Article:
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Does She Still Want Me?

30 Jun Posted by in • Dr. Glenda Corwin | Comments Off on Does She Still Want Me?
Does She Still Want Me?

Lesbian relationship and sex expert Dr. Glenda Corwin answers our questions!

Dear Dr. Glenda,

Last night I got an email from a woman I was crazy about last year. I don’t know how to respond. Last year she said I was too clingy, and then she just stopped calling me back. I’ve worked hard to accept this and move on–but now I get this email where she says she’s “making amends” because the way she disappeared wasn’t right, and she wanted to apologize. I accepted her apology, said I didn’t hold bad feelings toward her, and that was the end of the email exchange. But now I’m confused–does she want to start up again? Should I write and tell her I’d like to try a fresh start? I still have big feelings for her…Why would she write me if she doesn’t want to see me again?


Dear Confused:

First of all, I think you handled that very graciously. You accepted her apology, let her know you’re not holding a grudge, and closed kindly. That was perfect–and it was enough.

Sometimes confusion is a cover for feelings you don’t want to have, like rejection, loss, disappointment. It’s easy to start reading between the lines and inserting what you wish you were hearing. That usually doesn’t work out. It’s best to just take people at face value–like you did with your first response. But to go back and ask if there’s a possibility for more is setting yourself up to be accused of being too clingy, again. And here’s the thing: I don’t know if you’re too clingy, or not–but it does seem that this woman perceived you that way, so anything you do in an effort to draw closer is going to get interpreted as “There you go again.” It may make her feel good–”See how she wants me!”–but it’s basically demeaning to you and can’t possibly be good for your self esteem.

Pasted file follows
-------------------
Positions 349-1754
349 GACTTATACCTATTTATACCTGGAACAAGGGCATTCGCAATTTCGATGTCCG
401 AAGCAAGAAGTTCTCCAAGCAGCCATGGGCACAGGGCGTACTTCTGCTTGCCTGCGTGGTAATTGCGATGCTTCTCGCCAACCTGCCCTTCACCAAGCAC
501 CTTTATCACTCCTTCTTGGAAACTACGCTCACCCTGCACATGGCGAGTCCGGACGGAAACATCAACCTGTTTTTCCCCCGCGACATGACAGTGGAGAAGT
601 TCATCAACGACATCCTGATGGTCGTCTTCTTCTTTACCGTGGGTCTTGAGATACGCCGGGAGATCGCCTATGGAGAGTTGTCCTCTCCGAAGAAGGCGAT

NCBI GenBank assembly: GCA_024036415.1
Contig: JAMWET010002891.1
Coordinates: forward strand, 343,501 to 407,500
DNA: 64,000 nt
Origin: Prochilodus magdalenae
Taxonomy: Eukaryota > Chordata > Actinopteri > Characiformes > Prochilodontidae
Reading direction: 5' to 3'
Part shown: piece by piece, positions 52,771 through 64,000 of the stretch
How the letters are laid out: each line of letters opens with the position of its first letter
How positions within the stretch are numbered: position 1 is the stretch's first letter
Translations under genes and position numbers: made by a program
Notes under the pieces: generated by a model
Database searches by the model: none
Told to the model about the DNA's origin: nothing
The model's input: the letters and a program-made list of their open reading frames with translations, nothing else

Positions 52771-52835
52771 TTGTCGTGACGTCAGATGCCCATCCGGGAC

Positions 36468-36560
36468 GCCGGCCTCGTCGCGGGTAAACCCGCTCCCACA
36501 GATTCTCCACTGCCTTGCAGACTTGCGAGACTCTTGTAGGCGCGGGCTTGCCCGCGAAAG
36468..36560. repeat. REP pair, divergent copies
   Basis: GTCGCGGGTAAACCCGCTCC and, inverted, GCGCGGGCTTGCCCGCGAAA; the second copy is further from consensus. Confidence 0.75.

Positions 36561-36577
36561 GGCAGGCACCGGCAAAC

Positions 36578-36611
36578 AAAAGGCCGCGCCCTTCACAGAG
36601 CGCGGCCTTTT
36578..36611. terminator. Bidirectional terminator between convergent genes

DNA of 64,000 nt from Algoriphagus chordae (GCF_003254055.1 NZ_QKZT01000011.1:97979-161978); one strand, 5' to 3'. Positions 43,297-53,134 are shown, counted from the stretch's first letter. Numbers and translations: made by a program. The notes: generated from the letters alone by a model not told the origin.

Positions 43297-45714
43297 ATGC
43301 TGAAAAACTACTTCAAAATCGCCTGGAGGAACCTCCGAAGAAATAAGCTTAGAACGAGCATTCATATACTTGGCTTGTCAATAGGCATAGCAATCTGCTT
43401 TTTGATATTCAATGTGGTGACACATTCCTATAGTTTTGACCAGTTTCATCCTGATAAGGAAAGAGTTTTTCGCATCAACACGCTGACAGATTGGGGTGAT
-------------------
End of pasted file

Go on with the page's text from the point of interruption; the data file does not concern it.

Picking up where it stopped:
What is good for your self esteem is when you realize that you respect yourself enough to not chase someone who’s not meeting you halfway, and when you have the courage to walk away from an invitation to grovel. It may be sad, but it’s not toxic, and it opens the way for a relationship of mutual respect. So good for you for your first response, and stick to it!

Glenda Corwin, Ph.D is a clinical psychologist who specializes in lesbian sexual issues. She is the author of Sexual Intimacy for Women: A Guide for Same Sex Couples (Seal Press, 2010). Dr. Corwin writes for the Huffington PostGay Voices,, as well as her own blog on She presents frequently at professional conferences, and is a regular guest on Barb Elgin’s LesbianLoveTalk radio program.

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